I have been lucky to spend time in the climbing Mecca of Yosemite and what a place to be. It is a place John Muir loved and yet has been so commercialised almost making this place of wildness seem out of place. Yet away from the people it in an incredible place. I loved the history of the area and the battles to keep its wildness. I was very lucky to be working with the Yosemite SAR on my lecture tour in the USA in 2008. i made contact with many of the climbers including the “rock guns” the young climbers from camp 4 who helped the Rescue services and built up a trust with each on what was a rocky past between the Rangers and the climbers. It was a wonderful time and I learned so much about this incredible place. I met so many great people and must get back before I am to old. Three times a week they held a theatre near the Visitor Centre and there were various plays about John Muir and others like the Buffalo soldiers and the fight to keep the land for the people.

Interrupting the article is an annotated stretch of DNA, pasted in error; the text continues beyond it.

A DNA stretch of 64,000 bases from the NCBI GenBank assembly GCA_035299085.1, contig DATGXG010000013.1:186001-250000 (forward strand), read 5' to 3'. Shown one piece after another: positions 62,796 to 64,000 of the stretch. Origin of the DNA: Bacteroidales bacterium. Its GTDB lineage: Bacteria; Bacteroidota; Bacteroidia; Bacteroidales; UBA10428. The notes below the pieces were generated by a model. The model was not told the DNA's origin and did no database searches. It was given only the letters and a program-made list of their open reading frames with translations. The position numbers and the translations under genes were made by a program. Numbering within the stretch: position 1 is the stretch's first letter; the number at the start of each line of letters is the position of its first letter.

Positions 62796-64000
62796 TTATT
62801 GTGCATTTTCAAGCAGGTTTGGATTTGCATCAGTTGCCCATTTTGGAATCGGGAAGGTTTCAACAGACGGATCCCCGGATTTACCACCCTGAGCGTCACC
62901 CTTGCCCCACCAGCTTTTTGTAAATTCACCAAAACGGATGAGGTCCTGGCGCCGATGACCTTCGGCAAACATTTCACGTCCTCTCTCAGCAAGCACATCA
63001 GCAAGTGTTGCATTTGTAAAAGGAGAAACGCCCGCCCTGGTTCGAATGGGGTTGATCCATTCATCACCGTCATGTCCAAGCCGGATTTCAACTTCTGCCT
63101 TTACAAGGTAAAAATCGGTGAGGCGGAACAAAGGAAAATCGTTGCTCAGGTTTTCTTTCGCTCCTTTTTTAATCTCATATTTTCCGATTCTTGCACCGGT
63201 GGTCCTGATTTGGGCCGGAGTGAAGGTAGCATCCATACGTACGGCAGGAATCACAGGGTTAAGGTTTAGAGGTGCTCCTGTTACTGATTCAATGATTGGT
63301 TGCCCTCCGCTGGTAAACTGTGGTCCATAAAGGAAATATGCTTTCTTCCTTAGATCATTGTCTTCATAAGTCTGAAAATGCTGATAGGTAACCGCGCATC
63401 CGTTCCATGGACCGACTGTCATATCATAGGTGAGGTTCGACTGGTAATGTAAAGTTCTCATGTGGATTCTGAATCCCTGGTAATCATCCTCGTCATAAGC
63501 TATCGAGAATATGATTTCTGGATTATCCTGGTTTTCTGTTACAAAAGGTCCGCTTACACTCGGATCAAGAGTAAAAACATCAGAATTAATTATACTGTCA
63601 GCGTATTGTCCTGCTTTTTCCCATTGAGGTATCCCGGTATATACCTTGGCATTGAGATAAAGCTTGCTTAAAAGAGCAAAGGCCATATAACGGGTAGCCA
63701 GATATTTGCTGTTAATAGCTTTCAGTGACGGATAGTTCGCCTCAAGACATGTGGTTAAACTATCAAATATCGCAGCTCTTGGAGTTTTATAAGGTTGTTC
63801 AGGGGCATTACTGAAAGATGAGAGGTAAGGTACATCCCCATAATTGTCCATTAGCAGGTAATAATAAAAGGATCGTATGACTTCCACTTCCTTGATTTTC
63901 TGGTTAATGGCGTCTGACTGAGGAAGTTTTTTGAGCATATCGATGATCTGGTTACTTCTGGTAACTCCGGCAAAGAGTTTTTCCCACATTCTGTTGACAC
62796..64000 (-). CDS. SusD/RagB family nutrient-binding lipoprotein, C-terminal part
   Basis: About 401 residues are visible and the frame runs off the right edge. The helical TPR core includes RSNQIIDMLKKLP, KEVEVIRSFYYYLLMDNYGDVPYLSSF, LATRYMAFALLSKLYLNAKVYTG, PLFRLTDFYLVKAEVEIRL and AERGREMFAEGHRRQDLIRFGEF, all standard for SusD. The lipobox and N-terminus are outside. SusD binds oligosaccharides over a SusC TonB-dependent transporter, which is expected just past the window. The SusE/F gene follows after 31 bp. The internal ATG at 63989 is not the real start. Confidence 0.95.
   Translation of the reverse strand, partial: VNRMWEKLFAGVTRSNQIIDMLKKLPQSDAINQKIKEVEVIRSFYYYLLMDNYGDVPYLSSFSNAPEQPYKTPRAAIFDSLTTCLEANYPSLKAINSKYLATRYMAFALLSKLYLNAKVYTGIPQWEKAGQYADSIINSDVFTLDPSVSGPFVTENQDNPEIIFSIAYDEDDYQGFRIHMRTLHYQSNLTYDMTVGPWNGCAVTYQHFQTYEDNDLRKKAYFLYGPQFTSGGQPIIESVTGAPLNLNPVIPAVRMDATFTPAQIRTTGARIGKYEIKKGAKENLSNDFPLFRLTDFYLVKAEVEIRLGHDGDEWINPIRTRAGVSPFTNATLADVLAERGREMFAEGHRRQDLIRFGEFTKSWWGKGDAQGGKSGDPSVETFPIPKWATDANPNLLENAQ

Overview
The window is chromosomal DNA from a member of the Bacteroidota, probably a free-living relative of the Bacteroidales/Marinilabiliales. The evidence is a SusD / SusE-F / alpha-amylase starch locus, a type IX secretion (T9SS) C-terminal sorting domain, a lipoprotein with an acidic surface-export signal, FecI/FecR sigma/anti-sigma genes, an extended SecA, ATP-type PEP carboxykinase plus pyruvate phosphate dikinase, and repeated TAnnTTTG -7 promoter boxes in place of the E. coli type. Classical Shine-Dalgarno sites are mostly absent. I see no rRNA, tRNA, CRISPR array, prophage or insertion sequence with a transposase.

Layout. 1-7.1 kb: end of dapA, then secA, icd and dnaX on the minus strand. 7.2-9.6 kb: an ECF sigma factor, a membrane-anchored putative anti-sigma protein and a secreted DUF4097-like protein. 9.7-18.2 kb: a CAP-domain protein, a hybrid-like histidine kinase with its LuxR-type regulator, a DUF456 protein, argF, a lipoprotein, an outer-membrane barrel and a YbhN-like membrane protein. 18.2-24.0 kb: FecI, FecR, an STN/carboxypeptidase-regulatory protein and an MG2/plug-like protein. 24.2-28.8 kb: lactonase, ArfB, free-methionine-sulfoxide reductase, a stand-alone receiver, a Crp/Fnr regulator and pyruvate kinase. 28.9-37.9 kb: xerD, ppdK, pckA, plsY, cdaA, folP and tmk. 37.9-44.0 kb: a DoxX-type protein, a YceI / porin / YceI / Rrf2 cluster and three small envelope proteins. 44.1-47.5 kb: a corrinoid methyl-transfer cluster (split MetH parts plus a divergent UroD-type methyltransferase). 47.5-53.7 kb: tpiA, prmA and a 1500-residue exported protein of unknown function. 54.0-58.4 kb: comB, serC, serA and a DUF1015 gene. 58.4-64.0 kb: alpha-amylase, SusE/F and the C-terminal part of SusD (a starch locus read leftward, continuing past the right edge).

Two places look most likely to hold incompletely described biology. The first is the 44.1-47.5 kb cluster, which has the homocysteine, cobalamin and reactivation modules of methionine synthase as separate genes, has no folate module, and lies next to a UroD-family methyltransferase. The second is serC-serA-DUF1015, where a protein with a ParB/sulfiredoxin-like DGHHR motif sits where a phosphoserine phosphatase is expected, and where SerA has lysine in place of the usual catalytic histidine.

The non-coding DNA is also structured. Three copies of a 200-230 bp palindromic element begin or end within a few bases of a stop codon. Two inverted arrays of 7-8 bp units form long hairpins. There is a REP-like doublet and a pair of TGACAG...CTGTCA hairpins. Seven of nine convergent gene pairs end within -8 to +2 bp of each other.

What a setting for some culture.
I loved it and most days I went for a wander to the waterfalls and trails doing half Dome before the snow left. I walked many of the trails before most were up to miss the crowds and the trees,waterfalls and wild life showed me many things that only nature can bring. It made me think about the environment and added to a month at Unity College in Maine a free thinking Environmental place where it shaped my thinking for the future.
I was advised by an old pal to get the DVD “Valley Uprising and it was well worth the effort. It is not just the climbing, Base Jumping or crazy other wild things that happen in the Valley. I love the place and the film is magic, you have to watch it and see for yourself.